Los Angeles native and Disney movie production lawyer, Loren Zitomersky (aka “The Backwards Guy”), attempted to break the Guinness World Record for the fastest marathon ever run — backwards. Despite high winds and heavy rain, Zitomersky ran all of the 26.2 miles of the Boston Marathon backwards and although, he was very close to beating the record, he crossed the finished line at 5 hours, 43 minutes, 59 seconds. The current Guinness World Record is 3 hours, 43 minutes, 39 seconds and was achieved by Xu Zhenjun at the Beijing Marathon on October 17, 2004. While Zitomersky’s objective was to beat the current record, his main goal was to create awareness about epilepsy and raise funds to End Epilepsy. The money raised supports the Epilepsy Foundation’s efforts to help better the lives of the more than 65 million people living with epilepsy worldwide.
“When I qualified for Boston with a 3 hour, 14 second marathon, I immediately told myself I’m going to go big with my epilepsy fundraising and awareness campaign,” said Zitomersky. “I stumbled upon the record for the fastest backward marathon and decided to embark on this backwards journey. Even though, I did not break the record as I had set out to do, I’m excited about the fact that I’ve raised more than $70,000 so far for the Epilepsy Foundation to help End Epilepsy.”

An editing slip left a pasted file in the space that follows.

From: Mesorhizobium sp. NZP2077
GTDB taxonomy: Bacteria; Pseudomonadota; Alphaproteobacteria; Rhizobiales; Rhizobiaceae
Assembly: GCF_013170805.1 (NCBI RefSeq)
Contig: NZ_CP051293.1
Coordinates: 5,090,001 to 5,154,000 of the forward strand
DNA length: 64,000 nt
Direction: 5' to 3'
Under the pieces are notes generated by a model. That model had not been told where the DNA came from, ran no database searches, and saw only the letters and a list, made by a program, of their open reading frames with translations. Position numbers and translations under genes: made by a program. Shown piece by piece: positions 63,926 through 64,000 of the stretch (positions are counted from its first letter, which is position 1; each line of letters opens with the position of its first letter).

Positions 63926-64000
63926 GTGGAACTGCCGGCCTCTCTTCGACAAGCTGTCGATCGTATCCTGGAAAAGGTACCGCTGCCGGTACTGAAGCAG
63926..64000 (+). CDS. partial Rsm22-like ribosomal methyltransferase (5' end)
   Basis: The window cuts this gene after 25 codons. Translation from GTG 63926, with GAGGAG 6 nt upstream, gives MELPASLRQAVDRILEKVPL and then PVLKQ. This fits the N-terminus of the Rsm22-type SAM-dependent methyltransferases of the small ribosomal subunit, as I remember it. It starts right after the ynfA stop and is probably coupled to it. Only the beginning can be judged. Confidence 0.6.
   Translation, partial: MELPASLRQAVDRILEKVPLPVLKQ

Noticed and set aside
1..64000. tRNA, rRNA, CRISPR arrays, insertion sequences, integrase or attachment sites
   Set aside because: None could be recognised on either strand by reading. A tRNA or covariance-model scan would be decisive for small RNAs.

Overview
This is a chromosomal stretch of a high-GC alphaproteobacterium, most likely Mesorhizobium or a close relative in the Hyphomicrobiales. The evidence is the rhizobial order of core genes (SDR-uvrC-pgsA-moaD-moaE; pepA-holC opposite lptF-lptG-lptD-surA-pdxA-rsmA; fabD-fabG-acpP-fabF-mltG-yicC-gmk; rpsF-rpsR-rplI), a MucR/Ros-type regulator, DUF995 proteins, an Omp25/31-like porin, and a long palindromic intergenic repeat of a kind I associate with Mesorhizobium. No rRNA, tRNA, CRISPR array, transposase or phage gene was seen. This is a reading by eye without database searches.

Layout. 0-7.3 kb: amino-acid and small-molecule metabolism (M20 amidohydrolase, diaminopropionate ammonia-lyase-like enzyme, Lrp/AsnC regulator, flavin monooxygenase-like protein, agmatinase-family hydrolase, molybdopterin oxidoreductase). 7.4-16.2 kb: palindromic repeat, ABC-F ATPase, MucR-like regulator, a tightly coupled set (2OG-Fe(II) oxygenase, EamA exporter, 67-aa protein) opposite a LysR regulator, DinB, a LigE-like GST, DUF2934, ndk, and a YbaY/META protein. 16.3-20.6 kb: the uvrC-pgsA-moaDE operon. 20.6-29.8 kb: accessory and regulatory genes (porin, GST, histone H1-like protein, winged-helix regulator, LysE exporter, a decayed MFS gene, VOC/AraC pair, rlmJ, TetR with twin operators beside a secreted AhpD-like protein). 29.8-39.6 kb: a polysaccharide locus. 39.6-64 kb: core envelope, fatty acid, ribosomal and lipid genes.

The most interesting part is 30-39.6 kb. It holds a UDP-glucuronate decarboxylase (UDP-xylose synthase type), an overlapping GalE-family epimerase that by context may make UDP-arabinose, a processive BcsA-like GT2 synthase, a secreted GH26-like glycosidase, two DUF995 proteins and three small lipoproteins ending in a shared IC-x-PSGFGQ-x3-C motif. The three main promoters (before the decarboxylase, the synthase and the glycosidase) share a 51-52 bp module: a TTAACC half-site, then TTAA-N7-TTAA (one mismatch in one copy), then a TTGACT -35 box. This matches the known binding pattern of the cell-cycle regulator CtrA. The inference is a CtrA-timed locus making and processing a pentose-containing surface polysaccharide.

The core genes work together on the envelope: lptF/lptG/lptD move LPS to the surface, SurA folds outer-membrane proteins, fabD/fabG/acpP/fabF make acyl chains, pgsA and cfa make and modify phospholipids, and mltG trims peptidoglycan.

Zitomersky started raising money alongside his dad since he was 12 years old to create awareness of epilepsy through long-distance bicycle rides, triathlons and marathons. Together, they have raised more than $300,000 for the Epilepsy Foundation by doing long-distance bike rides, marathons and an Ironman. Zitomersky’s brother, Brian, had epilepsy and tragically passed away after suffering non-stop seizures while asleep. Zitomersky and his dad started fundraising because they didn’t want other parents, families and kids affected by epilepsy to feel alone.
Since Zitomersky began this journey, the money he and his dad have raised so far has helped fund 10 teen retreats and Family Camp scholarships. His efforts have spread far and wide, not just throughout the U.S. but also in Canada, the UK, Bolivia and Czech Republic. He has participated in numerous interviews with national, regional and local media, including the Associated Press, USA Today, Boston Globe and NPR. To date, his story has been covered by 247 news outlets/blogs and continues to gain interest.
To make a donation supporting Loren’s tremendous efforts and view some of the great press he has garnered to raise awareness about epilepsy, visit BostonBackwards.com.